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Home | Wrongful Eviction | Supreme Court of the State of New York Appellate Division: Second Judicial Department

Supreme Court of the State of New York Appellate Division: Second Judicial Department

Jul 8, 2022 | Wrongful Eviction

James J. Toomey, New York, NY (Evy L. Kazansky of counsel), for appellants. The Edelsteins, Faegenburg & Brown, LLP, New York, NY (Arthur Blyakher of counsel), for respondents.


In an action, inter alia, to recover damages for wrongful eviction, the defendants appeal from an order of the Supreme Court, Kings County (Edgar G. Walker, J.), dated November 22, 2019. The order, insofar as appealed from, denied the defendants’ motion pursuant to CPLR 3211(a) to dismiss the causes of action alleging intentional infliction of emotional distress and defamation or, in the alternative, for summary judgment dismissing those causes of action, and for summary judgment dismissing the remaining causes of action.


ORDERED that the order is affirmed insofar as appealed from, with costs.


The plaintiffs rented an apartment for several years in a multifamily building in Brooklyn that was owned by one or more of the defendants. The plaintiffs alleged that beginning in approximately February 2014, the defendants engaged in a pattern of conduct to wrongfully evict them from the premises, including attempting to have the police remove them by falsely claiming that the plaintiffs recently had moved in without their permission; disconnecting the lights, the refrigerator, and the gas to the kitchen; removing the bathroom door and turning off the heat and hot water in the bathroom; performing demolition in and above the apartment; and making false reports to the police and the New York State Child Abuse and Maltreatment Register. The plaintiffs alleged that the conduct culminated on or about April 5, 2014, when the defendants removed the apartment door, took the plaintiffs’ personal property from the premises and placed it on the curb, and destroyed the apartment, by, among other things, knocking down the walls, removing the stove, and “disconnecting” the bathroom.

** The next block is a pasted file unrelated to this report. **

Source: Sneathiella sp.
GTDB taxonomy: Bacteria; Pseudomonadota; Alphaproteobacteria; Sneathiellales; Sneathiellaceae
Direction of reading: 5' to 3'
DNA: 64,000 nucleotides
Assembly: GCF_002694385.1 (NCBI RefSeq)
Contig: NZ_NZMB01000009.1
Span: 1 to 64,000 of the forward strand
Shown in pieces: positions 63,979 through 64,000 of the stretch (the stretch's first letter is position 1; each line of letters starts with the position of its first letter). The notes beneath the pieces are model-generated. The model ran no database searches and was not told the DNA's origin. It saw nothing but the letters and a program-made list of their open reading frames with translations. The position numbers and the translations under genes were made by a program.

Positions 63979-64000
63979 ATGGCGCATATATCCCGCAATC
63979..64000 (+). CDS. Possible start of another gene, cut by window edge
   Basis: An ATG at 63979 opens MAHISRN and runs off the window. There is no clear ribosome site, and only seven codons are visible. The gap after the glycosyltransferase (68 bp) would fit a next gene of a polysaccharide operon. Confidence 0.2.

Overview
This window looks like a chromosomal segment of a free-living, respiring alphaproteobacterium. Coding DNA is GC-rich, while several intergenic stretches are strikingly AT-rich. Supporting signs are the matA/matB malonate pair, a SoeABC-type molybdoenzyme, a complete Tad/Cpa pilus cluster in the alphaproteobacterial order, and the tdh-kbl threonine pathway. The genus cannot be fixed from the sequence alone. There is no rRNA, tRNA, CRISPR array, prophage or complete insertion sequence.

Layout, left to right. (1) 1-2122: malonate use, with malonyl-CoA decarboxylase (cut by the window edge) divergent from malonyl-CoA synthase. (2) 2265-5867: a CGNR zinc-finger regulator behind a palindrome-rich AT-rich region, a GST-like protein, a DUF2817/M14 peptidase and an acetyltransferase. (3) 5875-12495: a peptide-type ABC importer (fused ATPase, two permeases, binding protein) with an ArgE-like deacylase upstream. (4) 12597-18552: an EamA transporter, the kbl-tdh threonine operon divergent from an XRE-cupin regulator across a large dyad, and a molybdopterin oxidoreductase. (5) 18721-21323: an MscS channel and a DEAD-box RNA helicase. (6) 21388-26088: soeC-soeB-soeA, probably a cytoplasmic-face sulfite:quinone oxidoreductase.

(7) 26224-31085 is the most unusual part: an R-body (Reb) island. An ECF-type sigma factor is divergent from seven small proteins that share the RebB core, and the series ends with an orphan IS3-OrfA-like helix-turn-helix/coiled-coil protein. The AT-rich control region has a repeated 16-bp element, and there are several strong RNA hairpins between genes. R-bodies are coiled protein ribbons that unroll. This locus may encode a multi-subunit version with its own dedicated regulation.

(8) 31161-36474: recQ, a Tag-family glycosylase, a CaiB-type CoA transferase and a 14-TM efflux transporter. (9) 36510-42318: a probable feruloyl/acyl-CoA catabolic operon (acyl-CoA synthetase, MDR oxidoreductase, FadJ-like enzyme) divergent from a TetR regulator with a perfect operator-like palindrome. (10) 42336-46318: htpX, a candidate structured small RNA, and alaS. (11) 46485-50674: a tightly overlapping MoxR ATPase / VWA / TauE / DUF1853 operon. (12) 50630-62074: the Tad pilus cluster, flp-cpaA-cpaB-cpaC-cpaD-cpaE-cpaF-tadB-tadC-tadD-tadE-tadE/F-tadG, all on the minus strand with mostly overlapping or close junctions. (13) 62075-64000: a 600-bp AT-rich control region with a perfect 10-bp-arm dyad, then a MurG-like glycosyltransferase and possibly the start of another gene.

The plaintiffs commenced this action, inter alia, to recover damages for wrongful eviction, intentional infliction of emotional distress, and defamation. The defendants moved pursuant to CPLR 3211(a)(7) to dismiss the causes of action alleging intentional infliction of emotion distress and defamation or, in the alternative, for summary judgment dismissing those causes of action, and for summary judgment dismissing the remaining causes of action. In an order dated November 22, 2019, the Supreme Court, inter alia, denied the motion, and the defendants appeal.

When assessing the adequacy of a complaint in light of a CPLR 3211(a)(7) motion to dismiss, the court must afford the pleadings a liberal construction, accept the allegations of the complaint as true, and provide the plaintiff “the benefit of every possible favorable inference” (Leon v Martinez, 84 NY2d 83, 87; see CPLR 3026; AG Capital Funding Partners, L.P. v State St. Bank & Trust Co., 5 NY3d 582, 591). “Further, any deficiencies in the complaint may be amplified by supplemental pleadings and other evidence” (AG Capital Funding Partners, L.P. v State St. Bank & Trust Co., 5 NY3d at 591; see Rovello v Orofino Realty Co., 40 NY2d 633, 635-636).